A new approach to the integrated design and function of air diffusion systems has been introduced at Heathrow
The ventilation and air-conditioning of large airport terminals often create considerable problems for design engineers and architects. In the majority of buildings, air-conditioning using a fresh and room air mixing system is typically applied, but in airport terminals there are often great distances between the air outlet and the occupied zone, which can lead to high room-air velocities and draughts caused by the usually restricted location of the diffusers.
There are a limited number of standard products on the market that meet the requirements of air supply appropriate to large airport passenger spaces. However, these difficulties may be overcome by the application of displacement ventilation systems.
The main problem with displacement systems is positioning the large low-velocity front faces of the diffusers and integrating them into the visual and spatial design. Even the integration of displacement diffusers into a concourse is difficult using standard products. To achieve high environmental air quality with an air-conditioning system that also fits into the architectural concept, special solutions are required. Here the design engineer is responsible for the most suitable function and the architect for an integrated aesthetic design. To solve this problem at Heathrow’s Terminal 5, a new approach has been taken.
At a very early stage of the project’s production design phase, a team was assembled to include the selected supplier of the air diffusion systems, the design engineers and the architects, with input from BAA at key stages. This approach meant the supplier, Germany-based Strulik, had to find solutions that cooperated with design engineers, architects and other trade contractors.
The role was to define the requirements and develop a design for the particular product, and to test manufacture and supply it with a warranty as to function. This required the presence of the supplier’s project engineer on site to a large extent.
The installation of these integrated air diffusion systems interacts with other elements and products within the building. To achieve full integration, the supplier was authorised to cooperate and have direct contact with the interfacing suppliers involved in the integration and installation of the diffusion systems.
The principal air diffusion system chosen in Terminal 5 for the front-of-house areas is a displacement system. To fulfil the design criteria, the front faces of the diffusers not only had to be integrated into the space, but also meet all the functional requirements.
To ventilate the 6m-wide passenger arrivals corridors, diffusers with 2m high front panels were initially proposed. These panels had to be protected from potential damage by heavy grilles. However, BAA required that the glass lining should not be interrupted with perforated steel grilles to enable it to achieve its operational requirements. As a result, this concept was replaced by a system of wall-lining diffusers with integrated swirls, which were mounted in the space between the primary wall and the front-of-house glass wall lining. An added benefit of this design was that the air distribution was even better than with normal displacement diffusers.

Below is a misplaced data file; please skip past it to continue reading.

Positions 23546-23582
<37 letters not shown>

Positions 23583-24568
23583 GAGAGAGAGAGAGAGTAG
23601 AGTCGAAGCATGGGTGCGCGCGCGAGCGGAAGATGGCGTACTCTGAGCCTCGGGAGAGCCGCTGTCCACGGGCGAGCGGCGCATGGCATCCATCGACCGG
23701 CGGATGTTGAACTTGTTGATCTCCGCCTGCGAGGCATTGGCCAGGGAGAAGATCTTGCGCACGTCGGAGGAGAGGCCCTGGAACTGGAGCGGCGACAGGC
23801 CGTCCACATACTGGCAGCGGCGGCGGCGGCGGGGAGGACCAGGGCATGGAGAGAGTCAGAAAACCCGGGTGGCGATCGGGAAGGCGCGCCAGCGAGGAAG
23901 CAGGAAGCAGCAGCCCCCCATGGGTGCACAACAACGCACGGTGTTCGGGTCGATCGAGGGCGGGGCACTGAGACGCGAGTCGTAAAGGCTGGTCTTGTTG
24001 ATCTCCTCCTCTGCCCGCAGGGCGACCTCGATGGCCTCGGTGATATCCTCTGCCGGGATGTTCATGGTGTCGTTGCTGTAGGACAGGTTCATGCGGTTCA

On the apron and arrivals levels at Terminal 5, a large number of displacement diffusers needed to be installed as casings around the structural steel columns. The diffuser was built of two semi-round sections made of special LSE stainless steel material with internal air distribution ducts. The column casing is 918mm in diameter, 4.2m in height and supplies air at a rate of 830 litres/sec.
Another system was installed where a quarter-round diffuser was integrated into the web of the structural steel columns and the casing that was supplied by the wall linings contractor.
The gate level and departures level concourses are very large spaces that require an obstruction-free floor area for good passenger flow. Supplying air from walls or columns is not possible because of the excessive distances and lack of suitable wall surfaces. In this situation, the air is supplied by freestanding diffusers integrated with other passenger information and safety systems. Strulik integrated the air distribution ducts and the fixing frames to which the face panels of the diffuser were fixed into the steel profile frame construction.
The comfort ‘near zone’ and floor air velocity from the diffuser are set by the individual diffuser design for each face, so that comfortable conditions, especially in the seating areas, were guaranteed. In addition, a heavy stainless steel LSE front grille was installed in front of the diffuser face plates to protect against damage.
Across the four above-ground levels of Terminal 5 Concourse A, more than 20 different types of non-standard diffusers work to achieve comfortable environmental conditions, having been designed to be as functional as possible. Special solutions from Strulik are also used in other areas of Terminal 5, including T5B and the tracked transit system.
By integrating the specialist supplier Strulik into the design team and using its know-how in air diffusion systems, solutions were found and implemented that could never have been realised through the traditional method of working.
Passenger Terminal World | Annual Review 2012 (passengerterminaltoday.com)